Ceremonies Performed by Natives After Capturing Enemies
Original antique engraving of Florida Indians by Theodore de Bry.
This view shows the legs, arms, and scalps of the captured enemies tied to poles in the background. A sorcerer, holding a small effigy, mutters many imprecations, hexing the enemy. Three men with instruments— one beating a stone with a club, the other two with gourds filled with seed— play along to the incantations. Holata Outina, a Timucuan chieftain, speaks with French allies
A sorcerer or shaman, referred to as "Magus" in the text, holds a small figure in his hand and mutters a thousand curses or imprecations in a customary manner, condemning their enemies. Opposite him, at the far end of the area, sit three men with bent knees. One of these men holds a stick in both hands and strikes a flat stone, responding to each word of the shaman. The other two sitting by his side hold a fruit resembling a gourd or pumpkin. They remove its flesh and seeds and fill it with stones or grains. Piercing it with a stick, they shake it, making it rattle like a bell, while singing in their native manner after the shaman's murmurs.
This ceremony is performed whenever they capture enemies, marking it as a special day of celebration. The text translates as follows:
Having returned from war, they have a specific place where they usually gather. To this place, they bring the legs, arms, and scalp skin taken from their enemies, and with formal ceremony, they affix these onto long poles driven into the ground. Then, men and women sit in a circle around these body parts. A sorcerer, holding a small image in his hand, mutters a thousand curses in the customary manner, condemning their enemies. Opposite him, at the far end of the area, sit three men with bent knees. One of these men holds a club in both hands and strikes a flat stone, responding to each word of the sorcerer. The other two on either side hold the fruit of a certain plant, resembling a gourd or pumpkin, which they have dried and opened at both ends, removed the pulp and seeds, and filled with stones or grains. Piercing it with a stick, they shake it, making a sound like bells, singing in their native manner after the sorcerer's murmurs. They usually celebrate these festive days whenever they have captured some enemies.
The engravings published by Theodor de Bry in his Grand Voyages (1591), based upon watercolor illustrations made by Jacques Le Moyne de Morgues, are the earliest known European depictions of Native Americans in what is now known as the United States. Le Moyne, a member of the short-lived French colony known as Fort Caroline founded by Huguenot explorer Rene Goulaine de Laudonniere (ca. 1529-1574), based the watercolors on his experiences in Florida in the 1560s. De Bry later published Le Moyne's work, along with other illustrations of the New World, as part of an effort to encourage European colonization in the Americas. Jacques le Moyne de Morgues, an illustrator and explorer, sailed with René de Laudonnière on the 1564 Huguenot expedition to Florida. Laudonnière set up Fort Caroline on the St. John's River in 1564, but the settlement was destroyed by the Spanish army under Pedro Menendez de Aviles.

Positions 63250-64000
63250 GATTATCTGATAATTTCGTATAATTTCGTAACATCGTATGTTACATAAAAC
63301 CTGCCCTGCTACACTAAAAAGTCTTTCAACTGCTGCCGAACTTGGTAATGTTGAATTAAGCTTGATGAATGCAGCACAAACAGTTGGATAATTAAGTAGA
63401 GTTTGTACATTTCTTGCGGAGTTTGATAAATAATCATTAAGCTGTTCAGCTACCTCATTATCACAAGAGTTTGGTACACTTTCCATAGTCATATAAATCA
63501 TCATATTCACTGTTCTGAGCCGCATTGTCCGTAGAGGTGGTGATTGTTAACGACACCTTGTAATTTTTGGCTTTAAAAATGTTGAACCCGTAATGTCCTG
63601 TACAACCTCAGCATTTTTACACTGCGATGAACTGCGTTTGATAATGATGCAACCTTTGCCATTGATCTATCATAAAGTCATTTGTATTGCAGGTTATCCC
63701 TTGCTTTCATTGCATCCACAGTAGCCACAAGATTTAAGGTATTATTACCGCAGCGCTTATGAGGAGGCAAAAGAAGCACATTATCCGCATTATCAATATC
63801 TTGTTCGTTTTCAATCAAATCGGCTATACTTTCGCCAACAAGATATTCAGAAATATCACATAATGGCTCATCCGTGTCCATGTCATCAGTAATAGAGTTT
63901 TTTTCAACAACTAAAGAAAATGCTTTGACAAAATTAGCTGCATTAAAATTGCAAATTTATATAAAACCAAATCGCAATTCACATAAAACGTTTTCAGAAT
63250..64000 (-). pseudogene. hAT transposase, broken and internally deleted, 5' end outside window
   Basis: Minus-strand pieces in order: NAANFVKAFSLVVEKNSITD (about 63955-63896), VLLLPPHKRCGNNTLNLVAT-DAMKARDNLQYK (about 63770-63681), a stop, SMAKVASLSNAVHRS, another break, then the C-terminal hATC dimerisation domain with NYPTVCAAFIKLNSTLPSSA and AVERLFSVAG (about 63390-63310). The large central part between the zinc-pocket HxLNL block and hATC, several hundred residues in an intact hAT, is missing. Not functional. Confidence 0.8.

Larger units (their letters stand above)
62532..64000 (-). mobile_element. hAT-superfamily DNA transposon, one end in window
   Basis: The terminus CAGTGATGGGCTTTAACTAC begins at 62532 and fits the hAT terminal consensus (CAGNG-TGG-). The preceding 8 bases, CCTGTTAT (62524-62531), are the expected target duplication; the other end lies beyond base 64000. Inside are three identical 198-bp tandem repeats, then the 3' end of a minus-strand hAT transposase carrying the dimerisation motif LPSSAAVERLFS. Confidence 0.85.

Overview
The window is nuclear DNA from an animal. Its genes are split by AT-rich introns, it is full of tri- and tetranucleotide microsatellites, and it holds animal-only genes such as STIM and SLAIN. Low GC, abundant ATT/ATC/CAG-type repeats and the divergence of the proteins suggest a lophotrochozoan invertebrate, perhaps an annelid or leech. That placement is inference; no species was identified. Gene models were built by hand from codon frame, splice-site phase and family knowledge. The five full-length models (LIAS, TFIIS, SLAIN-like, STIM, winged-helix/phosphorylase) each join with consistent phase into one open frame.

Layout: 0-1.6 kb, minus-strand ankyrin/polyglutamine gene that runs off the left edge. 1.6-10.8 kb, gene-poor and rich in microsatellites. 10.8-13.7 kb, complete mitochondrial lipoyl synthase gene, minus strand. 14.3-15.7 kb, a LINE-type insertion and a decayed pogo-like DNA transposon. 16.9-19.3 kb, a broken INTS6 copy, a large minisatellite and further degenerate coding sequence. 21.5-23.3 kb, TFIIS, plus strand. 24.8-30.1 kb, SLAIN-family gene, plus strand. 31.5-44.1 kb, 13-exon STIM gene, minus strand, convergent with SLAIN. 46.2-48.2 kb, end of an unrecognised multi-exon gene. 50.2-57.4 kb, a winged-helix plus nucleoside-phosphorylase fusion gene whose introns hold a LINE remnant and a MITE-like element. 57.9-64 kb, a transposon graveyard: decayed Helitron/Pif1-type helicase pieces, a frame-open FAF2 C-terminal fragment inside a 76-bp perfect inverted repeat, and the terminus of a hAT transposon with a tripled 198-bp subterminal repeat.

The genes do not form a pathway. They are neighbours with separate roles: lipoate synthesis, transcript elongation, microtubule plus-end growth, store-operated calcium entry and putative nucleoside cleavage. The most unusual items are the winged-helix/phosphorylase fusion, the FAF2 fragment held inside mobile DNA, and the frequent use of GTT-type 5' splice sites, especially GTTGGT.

For his Grands Voyages, De Bry engraved 42 plates based Le Moyne's original sketches made during the French Huguenot voyage to the Florida Peninsula. De Bry's renderings of Florida and its inhabitants are today the earliest known printed European images of Native Americans in present-day Florida, known as the Timucua Indians.
The images attempt to convey a number of messages about the land and its peoples. For example, some of the plates have been suggested to represent the ability of the Timucua to obey authority and that they are less sophisticated than the Europeans. This was argued to make them ideal candidates for French Huegonot colonization, to be used in conflicts against Catholic Spain.
The accuracy of De Bry's depictions have sometimes been called into question. Some of the engravings do not quite match what became known about the Timucua by later French explorers, and some engravings possess out-of-place features, such as the appearance of a Pacific nautilus rather than a Florida whelk shell. However, it is believed that the core of the imagery is correct. For example, the depiction of Timucuan body art, otherwise unknown to Europeans at the time, suggest that De Bry's depictions were grounded in reality.
Theodor de Bry (1528-1598) was a prominent Flemish engraver and publisher best known for his engravings of the New World. Born in Liege, de Bry hailed from the portion of Flanders then controlled by Spain. The de Brys were a family of jewelers and engravers, and young Theodor was trained in those artisanal trades.
As a Lutheran, however, his life and livelihood were threatened when the Spanish Inquisition cracked down on non-Catholics. De Bry was banished and his goods seized in 1570. He fled to Strasbourg, where he studied under the Huguenot engraver Etienne Delaune. He also traveled to Antwerp, London, and Frankfurt, where he settled with his family.
In 1590, de Bry began to publish his Les Grands Voyages, which would eventually stretch to thirty volumes released by de Bry and his two sons. The volumes contained not only important engraved images of the New World, the first many had seen of the geographic novelties, but also several important maps. He also published a collection focused on India Orientalis. Les Grands Voyages was published in German, Latin, French, and English, extending de Bry’s fame and his view of the New World.